We’ve Gone “Glocal”

global-poverty

One of my favorite things to do on our family vacations was build sand castles. It was an exercise in futility as the tides would come in and wash all my labor away. No amount of sand walls in front or drainage ditches around the circumference could fend off the rising waters; but what fun it was.

Childhood joy gives way to adult frustration when the things we work hard for suddenly disappear or are taken from us. As true as this is for an individual, it is even more disturbing for organizations. I was introduced to a movement called “Global Friends”. It is all about philanthropy and the ongoing efforts – dare I say, struggles – to fend off the rising tides of poverty and human suffering. What is becoming more apparent is the fact that progress on one front is undermined by regress on another. No matter what a politician might promise, the simple fact is that the community in which we live is both more intensely local and more unabashedly global.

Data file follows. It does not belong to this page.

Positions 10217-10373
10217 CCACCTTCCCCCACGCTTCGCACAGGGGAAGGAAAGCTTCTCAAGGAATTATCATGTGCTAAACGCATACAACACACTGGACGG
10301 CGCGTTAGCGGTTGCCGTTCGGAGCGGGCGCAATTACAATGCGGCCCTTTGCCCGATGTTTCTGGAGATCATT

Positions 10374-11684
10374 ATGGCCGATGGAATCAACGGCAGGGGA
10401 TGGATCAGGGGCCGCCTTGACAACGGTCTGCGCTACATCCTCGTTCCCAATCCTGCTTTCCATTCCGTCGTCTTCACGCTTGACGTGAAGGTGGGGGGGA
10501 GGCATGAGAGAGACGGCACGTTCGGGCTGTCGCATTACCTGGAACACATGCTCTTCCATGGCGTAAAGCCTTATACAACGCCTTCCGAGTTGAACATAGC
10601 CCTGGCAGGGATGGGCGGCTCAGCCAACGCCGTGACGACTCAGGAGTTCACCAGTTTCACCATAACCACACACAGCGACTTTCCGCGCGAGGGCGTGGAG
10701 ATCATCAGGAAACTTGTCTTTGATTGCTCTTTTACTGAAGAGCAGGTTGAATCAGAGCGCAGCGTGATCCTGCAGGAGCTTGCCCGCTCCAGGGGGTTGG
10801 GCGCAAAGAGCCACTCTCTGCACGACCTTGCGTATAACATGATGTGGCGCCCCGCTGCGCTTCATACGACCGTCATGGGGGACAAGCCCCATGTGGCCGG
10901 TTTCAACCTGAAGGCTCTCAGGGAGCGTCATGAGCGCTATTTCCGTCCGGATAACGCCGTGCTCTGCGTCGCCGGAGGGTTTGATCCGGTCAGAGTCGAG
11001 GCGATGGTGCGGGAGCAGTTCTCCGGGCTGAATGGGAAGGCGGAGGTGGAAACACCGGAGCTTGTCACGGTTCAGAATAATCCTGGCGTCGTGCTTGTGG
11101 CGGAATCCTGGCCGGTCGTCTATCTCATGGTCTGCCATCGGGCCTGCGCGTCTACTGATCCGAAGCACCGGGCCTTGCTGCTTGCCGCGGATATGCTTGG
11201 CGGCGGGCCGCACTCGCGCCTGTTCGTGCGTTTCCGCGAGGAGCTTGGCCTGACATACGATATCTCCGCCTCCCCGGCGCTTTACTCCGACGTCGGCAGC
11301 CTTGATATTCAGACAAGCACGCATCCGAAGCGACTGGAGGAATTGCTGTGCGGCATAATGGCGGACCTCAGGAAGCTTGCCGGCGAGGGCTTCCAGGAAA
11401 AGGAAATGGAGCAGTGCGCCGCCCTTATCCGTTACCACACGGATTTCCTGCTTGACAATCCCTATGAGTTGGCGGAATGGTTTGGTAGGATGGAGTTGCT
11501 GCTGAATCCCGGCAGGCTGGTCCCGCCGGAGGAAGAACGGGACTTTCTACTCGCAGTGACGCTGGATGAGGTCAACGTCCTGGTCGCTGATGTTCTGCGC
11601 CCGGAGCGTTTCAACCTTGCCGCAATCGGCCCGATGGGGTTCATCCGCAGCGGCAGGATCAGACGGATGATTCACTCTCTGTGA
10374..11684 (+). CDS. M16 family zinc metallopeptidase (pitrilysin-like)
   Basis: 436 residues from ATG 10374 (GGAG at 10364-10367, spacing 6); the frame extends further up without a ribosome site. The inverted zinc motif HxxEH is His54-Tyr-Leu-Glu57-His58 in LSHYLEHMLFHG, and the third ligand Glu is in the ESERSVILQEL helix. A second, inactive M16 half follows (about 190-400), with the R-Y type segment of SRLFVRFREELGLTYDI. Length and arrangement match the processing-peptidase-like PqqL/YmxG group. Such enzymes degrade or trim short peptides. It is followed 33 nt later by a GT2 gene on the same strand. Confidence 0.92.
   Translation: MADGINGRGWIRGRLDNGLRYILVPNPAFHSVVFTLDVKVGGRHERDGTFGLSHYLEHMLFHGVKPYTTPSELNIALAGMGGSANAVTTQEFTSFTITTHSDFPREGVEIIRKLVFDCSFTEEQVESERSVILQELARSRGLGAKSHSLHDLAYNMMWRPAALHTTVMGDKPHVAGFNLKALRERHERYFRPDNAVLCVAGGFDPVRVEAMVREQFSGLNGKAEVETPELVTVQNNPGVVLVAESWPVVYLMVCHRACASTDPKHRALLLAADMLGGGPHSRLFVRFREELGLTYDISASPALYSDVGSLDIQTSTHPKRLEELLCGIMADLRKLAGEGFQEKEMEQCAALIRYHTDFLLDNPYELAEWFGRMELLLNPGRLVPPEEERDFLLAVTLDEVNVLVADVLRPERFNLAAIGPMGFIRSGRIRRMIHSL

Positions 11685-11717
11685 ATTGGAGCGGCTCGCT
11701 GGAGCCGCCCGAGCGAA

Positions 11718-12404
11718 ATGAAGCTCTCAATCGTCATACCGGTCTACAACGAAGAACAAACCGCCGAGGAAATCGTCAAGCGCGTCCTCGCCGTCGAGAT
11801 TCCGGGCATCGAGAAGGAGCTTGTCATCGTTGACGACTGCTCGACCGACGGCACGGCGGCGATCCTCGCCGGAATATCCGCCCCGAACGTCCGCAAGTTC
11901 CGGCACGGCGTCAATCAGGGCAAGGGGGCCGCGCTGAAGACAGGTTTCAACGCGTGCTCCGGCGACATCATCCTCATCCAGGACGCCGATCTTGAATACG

NAFTA didn’t bring this about. The EU didn’t force it down our throats. We have done it to ourselves. We want cheap goods, coffee from around the world, access to information. What we are experiencing in the global community is exciting and frightening. There is a “togetherness” that creates opportunity even as it makes us more vulnerable. The child peering into the empty refrigerator – that could just as easily be happening next door as on the other side of the planet.

If you want to help the planet, make sure you know your neighbor; and if you care about your neighbor, you will have to be attentive to what’s happening thousands of miles away. “Community” has gone “glocal”. The real threat is not the fact of globalization; it is the determination to remain ignorant.

“Love your neighbor” – those words have never been more important than they are today.

A blessed Tuesday.

Mark Demers

Want to talk about sex, politics, spirituality? So do I. I grew up in a religious home in the 1950’s and 1960’s. Our country was reeling from assassinations and the devastation of the Viet Nam War. Looking for something beautiful, I got a degree in music, married the love of my life and had children. Looking for God, I then went to seminary. Looking for something that might transform the world, I became a local church pastor. Now, I’m always looking for people who want to talk about important things. I cherish conversations with emerging leaders, people who are antsy to try an idea they believe would change the world for the better. I’d would love to hear from you.